But with the TSC recommending that: active travel must be prioritised; the Government’s Cycling and Walking Investment Strategy (CWIS) should be revised to include more ambitious targets; more investment is needed through a dedicated funding stream; and that the Government show leadership, we’ll also be quoting the TSC’s words back to the Government along with Jesse Norman’s.
Write and write again
So, we’re going to be asking you over the summer to write and write again to different people, to make your voice heard on the urgent need for more funding. This week it’s the new Secretary of State for Transport Grant Shapps, but next week it will probably be his new Minister Chris Heaton-Harris, and then perhaps Jesse Norman at the Treasury, or the Prime Minister asking him to show leadership.
But today, please give us two minutes of your time and take action now by emailing Grant Shapps and asking where’s the money for active travel?
A normal not a niche activity
I know – people have e-activism fatigue, and you might ask whether it can make a difference.
Well, thousands of you emailed your MPs earlier this year in support of our funding campaign, including several who live in Chris Heaton-Harris’s Daventry constituency. And his letter in response to constituents included this paragraph:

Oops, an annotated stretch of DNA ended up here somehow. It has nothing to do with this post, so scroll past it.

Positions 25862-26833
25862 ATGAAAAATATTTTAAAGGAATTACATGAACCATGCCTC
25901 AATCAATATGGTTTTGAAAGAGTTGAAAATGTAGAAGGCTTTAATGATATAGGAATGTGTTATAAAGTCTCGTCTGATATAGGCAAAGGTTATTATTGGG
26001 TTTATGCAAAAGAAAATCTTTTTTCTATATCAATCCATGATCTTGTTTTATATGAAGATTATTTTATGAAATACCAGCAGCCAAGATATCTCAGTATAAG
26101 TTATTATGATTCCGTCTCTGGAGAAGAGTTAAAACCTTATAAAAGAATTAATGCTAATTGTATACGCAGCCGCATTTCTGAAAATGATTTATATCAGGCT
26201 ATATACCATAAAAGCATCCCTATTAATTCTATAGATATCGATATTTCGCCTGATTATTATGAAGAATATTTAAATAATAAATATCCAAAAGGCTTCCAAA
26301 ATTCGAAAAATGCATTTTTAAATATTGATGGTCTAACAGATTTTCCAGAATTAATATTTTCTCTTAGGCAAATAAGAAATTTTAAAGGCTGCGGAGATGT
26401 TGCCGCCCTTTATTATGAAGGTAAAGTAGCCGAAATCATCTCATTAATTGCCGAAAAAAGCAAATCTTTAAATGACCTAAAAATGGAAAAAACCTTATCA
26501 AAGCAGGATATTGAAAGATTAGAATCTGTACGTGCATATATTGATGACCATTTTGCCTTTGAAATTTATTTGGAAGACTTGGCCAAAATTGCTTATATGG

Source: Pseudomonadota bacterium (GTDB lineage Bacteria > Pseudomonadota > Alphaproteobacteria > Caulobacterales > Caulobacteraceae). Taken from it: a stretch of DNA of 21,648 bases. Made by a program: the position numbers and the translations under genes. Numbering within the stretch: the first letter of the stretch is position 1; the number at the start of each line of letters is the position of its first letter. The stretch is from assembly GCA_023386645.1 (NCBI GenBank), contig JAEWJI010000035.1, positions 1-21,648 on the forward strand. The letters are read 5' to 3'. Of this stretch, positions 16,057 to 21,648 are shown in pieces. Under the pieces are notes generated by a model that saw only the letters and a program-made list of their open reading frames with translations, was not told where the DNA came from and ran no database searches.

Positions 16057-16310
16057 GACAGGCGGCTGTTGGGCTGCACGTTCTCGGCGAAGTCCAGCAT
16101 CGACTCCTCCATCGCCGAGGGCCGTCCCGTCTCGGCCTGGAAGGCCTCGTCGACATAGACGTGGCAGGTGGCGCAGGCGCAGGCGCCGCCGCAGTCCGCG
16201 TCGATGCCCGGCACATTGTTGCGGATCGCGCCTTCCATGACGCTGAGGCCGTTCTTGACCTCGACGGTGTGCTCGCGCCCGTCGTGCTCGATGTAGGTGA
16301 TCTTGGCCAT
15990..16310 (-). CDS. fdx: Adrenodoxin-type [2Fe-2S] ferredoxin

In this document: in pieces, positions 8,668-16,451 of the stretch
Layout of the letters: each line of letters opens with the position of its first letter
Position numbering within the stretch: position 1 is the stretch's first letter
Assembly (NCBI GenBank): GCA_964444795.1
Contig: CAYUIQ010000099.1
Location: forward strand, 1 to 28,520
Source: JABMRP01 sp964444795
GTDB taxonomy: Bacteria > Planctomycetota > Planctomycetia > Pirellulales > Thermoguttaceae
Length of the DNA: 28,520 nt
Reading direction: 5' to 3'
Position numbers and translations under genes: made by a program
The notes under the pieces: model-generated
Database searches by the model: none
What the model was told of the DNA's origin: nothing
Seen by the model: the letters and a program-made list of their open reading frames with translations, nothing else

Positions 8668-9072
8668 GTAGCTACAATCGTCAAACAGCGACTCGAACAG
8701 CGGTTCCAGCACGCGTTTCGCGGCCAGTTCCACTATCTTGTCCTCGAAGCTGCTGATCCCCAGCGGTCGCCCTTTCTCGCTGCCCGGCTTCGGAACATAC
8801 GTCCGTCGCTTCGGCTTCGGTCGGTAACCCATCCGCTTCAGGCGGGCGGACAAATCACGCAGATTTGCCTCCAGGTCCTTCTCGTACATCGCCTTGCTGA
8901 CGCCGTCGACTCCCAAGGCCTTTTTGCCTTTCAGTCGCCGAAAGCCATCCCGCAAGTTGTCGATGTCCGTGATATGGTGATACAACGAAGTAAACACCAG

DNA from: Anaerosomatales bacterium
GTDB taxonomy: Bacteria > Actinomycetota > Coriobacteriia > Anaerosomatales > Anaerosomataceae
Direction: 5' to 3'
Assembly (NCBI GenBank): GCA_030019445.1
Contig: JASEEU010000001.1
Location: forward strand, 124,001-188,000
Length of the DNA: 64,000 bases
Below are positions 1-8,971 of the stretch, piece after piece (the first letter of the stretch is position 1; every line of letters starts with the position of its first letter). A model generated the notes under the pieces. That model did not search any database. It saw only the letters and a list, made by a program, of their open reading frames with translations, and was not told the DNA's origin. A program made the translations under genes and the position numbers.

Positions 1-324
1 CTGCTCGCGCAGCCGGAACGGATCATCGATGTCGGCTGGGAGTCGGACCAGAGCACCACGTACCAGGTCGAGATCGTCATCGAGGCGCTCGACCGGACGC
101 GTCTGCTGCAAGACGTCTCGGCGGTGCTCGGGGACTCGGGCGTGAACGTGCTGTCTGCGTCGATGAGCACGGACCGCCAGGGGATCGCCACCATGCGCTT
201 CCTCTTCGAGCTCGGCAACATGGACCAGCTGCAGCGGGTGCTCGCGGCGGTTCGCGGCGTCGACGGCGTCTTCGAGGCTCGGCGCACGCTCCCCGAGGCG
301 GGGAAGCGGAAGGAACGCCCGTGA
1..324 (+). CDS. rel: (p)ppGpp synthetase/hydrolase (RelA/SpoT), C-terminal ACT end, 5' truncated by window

“It seems strange that for ages cycling has been seen as a niche activity, rather than a normal activity for all. If we can increase levels of walking and cycling, the benefits are substantial. For people, it means cheaper travel and better health. For business, it means increased productivity and increased footfall in shops. And for society as a whole it means lower congestion, better air quality, and vibrant, attractive places and communities”.
We can’t argue with that, and it was members and supporters taking the time to send an email that elicited that response. Sadly, there’s no prizes for guessing what words we’re going to be quoting back at Chris Heaton-Harris!
So yes, it really does help when you take the time to support our campaigns, even if it’s just sending an email.
The most important issue we need your help with
We’re asking the Government to prioritise active travel funding, but we need you to repeat that message. This is the most important issue we’ll ask for your help with this year.
Please give us two minutes of your time to write to the Transport Secretary.
We’ve made this easy with a draft editable letter, and you can also email your MP.
Please join us in asking the Government to show us the money for cycling and walking.